The Golden Spike: History of the Trains meeting at Promontory, Utah

Iron Horses to Promontory by Gerald Best, 1969.
F. Wade Frasch Family Collection

On the windswept high desert, the two steam locomotives met. Leland Stanford and the dignitaries removed their hats. A prayer was offered. The last spike was in place. The telegraph operators, one at Promontory Point and the other at the Capitol in DC listened for the taps on the spike. Each had a finger poised over the telegraph. Stanford was supposed to drive in the spike. He missed. A backup worker drove the spike in with three blows. At 2:47 pm on May 10, 1869, the Promontory Point operator sent the message. “Dot, dot, dot. Done!” The driving of the spike and then those words marked the completion of the Pacific Railroad. Iron bands now stretched across the continent uniting the USA.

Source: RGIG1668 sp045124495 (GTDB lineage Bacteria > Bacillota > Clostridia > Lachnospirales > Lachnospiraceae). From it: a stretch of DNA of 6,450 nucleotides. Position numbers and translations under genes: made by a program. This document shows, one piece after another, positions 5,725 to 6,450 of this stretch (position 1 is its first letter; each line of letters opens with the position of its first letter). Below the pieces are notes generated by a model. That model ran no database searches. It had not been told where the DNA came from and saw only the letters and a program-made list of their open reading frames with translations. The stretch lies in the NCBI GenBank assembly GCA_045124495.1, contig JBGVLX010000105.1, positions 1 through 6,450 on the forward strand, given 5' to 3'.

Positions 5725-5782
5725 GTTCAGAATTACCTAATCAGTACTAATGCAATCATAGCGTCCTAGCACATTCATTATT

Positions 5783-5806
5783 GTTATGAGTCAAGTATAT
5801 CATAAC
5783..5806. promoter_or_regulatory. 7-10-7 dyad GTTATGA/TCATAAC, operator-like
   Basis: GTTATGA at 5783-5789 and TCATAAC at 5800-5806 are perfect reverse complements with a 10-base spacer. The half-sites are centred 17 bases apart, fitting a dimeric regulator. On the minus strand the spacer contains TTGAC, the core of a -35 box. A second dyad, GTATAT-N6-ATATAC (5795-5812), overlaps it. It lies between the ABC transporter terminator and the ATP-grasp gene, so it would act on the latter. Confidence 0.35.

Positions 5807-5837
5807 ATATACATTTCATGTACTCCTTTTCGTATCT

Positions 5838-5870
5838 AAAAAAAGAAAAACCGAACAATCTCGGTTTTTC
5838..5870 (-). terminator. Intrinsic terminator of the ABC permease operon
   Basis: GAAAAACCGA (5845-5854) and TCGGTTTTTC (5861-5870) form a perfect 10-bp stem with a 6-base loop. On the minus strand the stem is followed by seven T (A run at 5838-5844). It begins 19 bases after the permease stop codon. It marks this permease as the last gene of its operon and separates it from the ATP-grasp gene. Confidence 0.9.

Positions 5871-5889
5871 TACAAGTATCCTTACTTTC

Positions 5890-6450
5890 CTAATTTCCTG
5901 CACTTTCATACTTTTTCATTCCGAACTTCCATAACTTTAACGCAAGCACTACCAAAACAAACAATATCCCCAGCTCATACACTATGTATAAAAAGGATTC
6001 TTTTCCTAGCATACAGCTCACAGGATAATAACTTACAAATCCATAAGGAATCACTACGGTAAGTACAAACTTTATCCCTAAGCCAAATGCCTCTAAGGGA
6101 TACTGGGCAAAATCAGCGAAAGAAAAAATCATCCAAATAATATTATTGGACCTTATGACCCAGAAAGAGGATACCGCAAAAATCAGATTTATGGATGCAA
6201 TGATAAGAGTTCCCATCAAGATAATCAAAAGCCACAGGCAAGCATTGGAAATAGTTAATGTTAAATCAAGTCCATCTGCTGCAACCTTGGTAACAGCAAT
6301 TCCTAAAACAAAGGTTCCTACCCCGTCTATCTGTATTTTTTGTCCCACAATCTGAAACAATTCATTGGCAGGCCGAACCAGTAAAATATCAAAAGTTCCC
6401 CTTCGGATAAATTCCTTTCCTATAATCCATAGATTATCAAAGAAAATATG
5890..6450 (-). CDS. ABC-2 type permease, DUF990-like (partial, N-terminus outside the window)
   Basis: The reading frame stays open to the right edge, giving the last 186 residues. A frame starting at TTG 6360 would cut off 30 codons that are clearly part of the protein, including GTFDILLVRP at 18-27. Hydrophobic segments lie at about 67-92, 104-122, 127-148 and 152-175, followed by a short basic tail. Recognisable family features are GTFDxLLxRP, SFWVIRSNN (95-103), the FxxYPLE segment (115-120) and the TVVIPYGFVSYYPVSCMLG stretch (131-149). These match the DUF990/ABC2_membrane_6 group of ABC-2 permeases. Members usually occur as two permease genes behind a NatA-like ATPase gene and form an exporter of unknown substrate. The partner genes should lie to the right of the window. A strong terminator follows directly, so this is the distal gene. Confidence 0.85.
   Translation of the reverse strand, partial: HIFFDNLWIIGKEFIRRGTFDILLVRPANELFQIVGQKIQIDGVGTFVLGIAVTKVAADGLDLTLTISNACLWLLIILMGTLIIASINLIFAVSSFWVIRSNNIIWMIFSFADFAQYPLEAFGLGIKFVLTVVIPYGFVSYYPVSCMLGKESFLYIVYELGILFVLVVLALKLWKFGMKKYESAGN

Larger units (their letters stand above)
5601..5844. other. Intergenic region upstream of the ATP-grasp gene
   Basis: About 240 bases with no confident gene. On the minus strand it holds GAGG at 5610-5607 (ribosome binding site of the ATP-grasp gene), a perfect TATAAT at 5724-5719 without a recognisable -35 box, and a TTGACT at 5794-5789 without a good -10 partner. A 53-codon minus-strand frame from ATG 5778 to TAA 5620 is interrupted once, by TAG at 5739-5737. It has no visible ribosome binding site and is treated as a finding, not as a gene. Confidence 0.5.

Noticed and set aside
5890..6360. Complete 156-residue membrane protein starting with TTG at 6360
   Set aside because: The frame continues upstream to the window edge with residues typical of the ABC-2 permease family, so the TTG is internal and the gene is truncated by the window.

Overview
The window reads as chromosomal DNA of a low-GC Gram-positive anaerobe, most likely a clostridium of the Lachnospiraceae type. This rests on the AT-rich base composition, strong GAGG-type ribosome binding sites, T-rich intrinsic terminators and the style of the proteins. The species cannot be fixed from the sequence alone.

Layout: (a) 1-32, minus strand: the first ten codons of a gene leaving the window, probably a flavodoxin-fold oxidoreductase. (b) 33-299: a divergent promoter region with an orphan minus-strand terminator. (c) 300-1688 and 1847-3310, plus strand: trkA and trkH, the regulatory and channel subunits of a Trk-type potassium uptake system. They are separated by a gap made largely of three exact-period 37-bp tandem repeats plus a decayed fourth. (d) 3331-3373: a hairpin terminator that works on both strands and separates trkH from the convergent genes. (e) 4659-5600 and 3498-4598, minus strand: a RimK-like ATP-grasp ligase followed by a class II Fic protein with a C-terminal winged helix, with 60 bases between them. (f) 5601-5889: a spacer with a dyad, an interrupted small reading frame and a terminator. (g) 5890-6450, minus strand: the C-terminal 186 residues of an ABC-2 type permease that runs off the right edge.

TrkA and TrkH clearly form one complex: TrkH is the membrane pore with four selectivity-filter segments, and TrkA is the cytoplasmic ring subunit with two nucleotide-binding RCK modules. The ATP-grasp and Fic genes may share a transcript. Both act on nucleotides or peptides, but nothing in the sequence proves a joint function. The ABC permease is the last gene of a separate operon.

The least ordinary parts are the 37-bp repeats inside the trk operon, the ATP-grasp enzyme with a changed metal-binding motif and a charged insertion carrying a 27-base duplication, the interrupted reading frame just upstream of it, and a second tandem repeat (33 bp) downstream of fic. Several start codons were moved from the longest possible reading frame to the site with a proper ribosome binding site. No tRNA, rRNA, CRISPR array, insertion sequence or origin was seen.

Five years ago, we took our two kids to watch a reenactment of the driving of the spike with two reconstructed locomotives facing each other. In less than five months, an estimated 100,000 people will visit Promontory Point over that weekend. After 150 years, with all our jet planes, freeways and the internet, why do so many still care? Most of the attendees, hopefully, I will be one of them, enjoy history. The joining of the transcontinental railroad was a seminal event with overtures that went beyond the opening of a railroad.  I suspect the majority want to feel like they are making history, at least on that sesquiennial day. As Americans we are proud. We are grateful for the advances in 1869 that led to every industrial and technological advancement in transportation and communication since. The ripples of this historic event still touch us.